Biologically speaking, human development begins after the joining of a sperm and an egg. Around 100 years ago, the German biologist Theodor Boveri brilliantly summarised the unique contributions of each gamete, stating: “The ripe egg possesses all of the elements necessary for development save an active division-center. The sperm, on the other hand, possesses such a center, but lacks the protoplasmic substratum in which to operate. In this respect the egg and the sperm are complementary structures; their union in syngamy thus restores to each the missing element necessary to further development. Accepting this it follows that the nuclei of the embryo are derived equally from the two parents; the central bodies [centrosomes] are purely of paternal origin; and to this it might be added that the general cytoplasm of the embryo seems to be almost wholly of maternal origin” (1). Since the human oocyte lacks centrioles, it seems that the embryo centrioles are exclusively paternally inherited.
The current prevailing dogma claims that, during spermatogenesis, the sperm centrosome is remodelled through a process called centrosome reduction, leaving the mature sperm cell with a single centriole left. Throughout this process, the centrioles of immature spermatozoa and their surrounding pericentriolar material (PCM) are modified, resulting in a vault in place of the distal centriole, along with residual microtubules and proteins (Fig. 1). To date, no functions have been associated with those remnants. Accordingly, mature sperm have a single functional centriole that is provided to the oocyte, therefore the zygote inherits only one centriole. The recently-formed embryo needs two centrosomes to give rise to four centrioles, two for each daughter cell. Since new centrioles form by duplication of pre-existing ones, where does the zygote obtain its second centriole?
A research group at University of Toledo (Ohio, USA) might have found the answer. In a recent study published in Nature Communications (2), they aim to overturn the old dogma by proposing mature sperm actually carries two centrioles. The authors have demonstrated that the sperm centrosome contains, in addition to the known centriole, a surrounding matrix of pericentriolar material and an atypical centriole undiscovered to date.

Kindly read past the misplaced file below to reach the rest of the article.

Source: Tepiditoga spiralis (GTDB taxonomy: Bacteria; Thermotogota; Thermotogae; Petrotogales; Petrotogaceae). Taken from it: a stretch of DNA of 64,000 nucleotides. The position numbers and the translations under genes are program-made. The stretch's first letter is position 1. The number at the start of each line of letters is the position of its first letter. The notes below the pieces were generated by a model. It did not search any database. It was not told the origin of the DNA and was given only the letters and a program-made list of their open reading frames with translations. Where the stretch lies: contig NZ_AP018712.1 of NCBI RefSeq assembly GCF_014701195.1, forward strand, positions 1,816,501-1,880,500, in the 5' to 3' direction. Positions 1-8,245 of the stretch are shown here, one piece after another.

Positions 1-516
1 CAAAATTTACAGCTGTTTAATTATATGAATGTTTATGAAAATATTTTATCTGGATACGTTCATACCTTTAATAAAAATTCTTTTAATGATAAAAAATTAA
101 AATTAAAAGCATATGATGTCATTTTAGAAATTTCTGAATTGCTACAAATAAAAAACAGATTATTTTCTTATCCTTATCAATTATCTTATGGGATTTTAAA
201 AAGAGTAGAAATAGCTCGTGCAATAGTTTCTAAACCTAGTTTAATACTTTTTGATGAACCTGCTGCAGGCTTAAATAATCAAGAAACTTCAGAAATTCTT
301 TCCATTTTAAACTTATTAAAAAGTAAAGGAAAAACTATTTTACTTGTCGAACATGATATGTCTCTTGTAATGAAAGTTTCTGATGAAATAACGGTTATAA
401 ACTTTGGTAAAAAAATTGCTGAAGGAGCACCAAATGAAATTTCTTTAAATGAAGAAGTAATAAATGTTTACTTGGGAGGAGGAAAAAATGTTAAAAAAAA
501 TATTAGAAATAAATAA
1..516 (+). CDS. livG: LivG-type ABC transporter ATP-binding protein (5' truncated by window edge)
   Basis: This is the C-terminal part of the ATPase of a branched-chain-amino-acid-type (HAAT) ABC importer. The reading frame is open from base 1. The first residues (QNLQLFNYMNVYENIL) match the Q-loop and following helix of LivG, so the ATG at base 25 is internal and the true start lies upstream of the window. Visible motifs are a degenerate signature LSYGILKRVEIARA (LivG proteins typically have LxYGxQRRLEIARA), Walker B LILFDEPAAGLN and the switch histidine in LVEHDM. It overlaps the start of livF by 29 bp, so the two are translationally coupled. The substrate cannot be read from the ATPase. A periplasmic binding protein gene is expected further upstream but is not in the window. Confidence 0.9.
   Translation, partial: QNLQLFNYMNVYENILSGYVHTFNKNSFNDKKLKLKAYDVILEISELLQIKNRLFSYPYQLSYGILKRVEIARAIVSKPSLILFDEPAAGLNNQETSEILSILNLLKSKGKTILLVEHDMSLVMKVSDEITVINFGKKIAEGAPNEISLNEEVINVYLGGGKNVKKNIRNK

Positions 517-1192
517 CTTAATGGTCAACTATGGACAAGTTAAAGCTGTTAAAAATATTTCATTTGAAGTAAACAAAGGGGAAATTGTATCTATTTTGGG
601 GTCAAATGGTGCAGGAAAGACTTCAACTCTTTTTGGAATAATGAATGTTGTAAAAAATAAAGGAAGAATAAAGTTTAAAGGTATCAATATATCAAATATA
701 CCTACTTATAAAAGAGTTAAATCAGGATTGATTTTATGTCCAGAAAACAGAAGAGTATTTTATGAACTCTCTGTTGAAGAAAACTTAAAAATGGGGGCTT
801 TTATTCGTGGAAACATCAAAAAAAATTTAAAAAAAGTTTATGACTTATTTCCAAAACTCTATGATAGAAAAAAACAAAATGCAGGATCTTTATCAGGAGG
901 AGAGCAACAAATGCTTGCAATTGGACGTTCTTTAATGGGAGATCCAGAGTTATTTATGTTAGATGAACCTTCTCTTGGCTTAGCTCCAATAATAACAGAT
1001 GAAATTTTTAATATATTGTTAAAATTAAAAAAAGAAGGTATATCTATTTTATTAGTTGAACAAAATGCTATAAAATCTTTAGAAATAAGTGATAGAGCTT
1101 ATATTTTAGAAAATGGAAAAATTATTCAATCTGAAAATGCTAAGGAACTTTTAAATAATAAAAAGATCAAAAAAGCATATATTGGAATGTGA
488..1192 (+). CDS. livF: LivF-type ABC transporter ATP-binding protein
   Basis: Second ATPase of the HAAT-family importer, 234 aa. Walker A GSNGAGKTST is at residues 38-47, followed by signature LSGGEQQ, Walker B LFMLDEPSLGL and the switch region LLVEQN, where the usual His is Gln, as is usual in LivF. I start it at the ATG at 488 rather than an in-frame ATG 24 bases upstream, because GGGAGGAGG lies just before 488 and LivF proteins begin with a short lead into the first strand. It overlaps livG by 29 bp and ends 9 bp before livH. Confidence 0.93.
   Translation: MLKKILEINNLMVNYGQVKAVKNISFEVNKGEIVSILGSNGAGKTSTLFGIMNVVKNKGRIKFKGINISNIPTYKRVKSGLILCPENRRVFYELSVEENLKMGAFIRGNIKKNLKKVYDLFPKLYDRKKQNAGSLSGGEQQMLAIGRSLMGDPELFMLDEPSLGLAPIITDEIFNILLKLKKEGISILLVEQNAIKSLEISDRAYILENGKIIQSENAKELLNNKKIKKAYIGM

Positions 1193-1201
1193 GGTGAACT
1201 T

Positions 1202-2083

Using cutting-edge microscopy techniques, it was found that the distal centriole microtubules do not degenerate during spermatogenesis as previously thought. Instead, these are remodelled during spermiogenesis into an atypical centriole. In mature sperm, the distal centriole is found attached to the base of the axoneme, but its microtubules splay outwards. Those splayed microtubules surround previously undescribed rods of centriole luminal proteins, forming a novel atypical structure (Fig. 2).
Human sperm cells have been widely studied since 1677, when Antonie van Leeuwenhoek was captivated by his animalcules (3), becoming the first person to see living sperm cells. Thus, it is surprising that this elusive structure has not been discovered until today. Likely, the second centriole was previously overlooked because it is completely different from the known centriole, in terms of protein composition and structure. It may also have been disrupted by the classical chemical fixation methods used for transmission electron microscopy. Unlike previous studies, Fishman et al (2018) used super-resolution microscopy, electron microscopy with high-pressure freezing and correlative light and electron microscopy (2), which allowed them to see proteins at the highest resolution.
Despite the structural differences of this newly discovered centriole, results show that it may function similarly and along with the known proximal centriole. Researchers simulated a fertilisation environment without creating embryos, using a cell-free in vitro system that exposed demembranated sperm to egg extracts from Xenopus laevis. This system demonstrated that the human distal centriole is capable of recruiting PCM protein and γ-tubulin, suggesting its competency. To further investigate the action of this structure, researchers used bovine sperm as a model. Bovine sperm has compositional similarities with human sperm, as well as an increased size that allows for the use of certain microscopy techniques that cannot be used on human material. An additional feature that makes it a suitable model is that sperm cells from the bovine species were also thought to contain only the proximal centrosome. However, following the bovine sperm distal centriole into the zygote, the authors found that a new daughter centriole was formed and localised to the spindle pole during mitosis, all while maintaining its attachment to the axoneme.
Abnormalities in the formation and function of the distal centriole may be involved in currently-known idiopathic forms of male infertility. As a consequence, a better understanding of this newfound structure may help not only to learn more about early human embryonic development, but also to develop new therapies for related infertility issues. In fact, Dr. Avidor-Reiss and his team are currently planning to take this research to the next level, working with urology colleagues to understand the clinical implications of this atypical centriole.
- Wilson EB. The Cell in Development and Heredity. 3d ed. New York: Macmillan; 1925.
- Fishman EL, Jo K, Nguyen QPH, Kong D, Royfman R, Cekic AR, et al. Author Correction: A novel atypical sperm centriole is functional during human fertilization. Nat Commun. 2018;9(1):2800.
- Van Leeuwenhoek A, Dobell C. Antonie Van Leeuwenhoek and His “Little Animals”. A collection of the writings of the father of protozoology and bacteriology. New York, Dover Publications Inc.; 1960.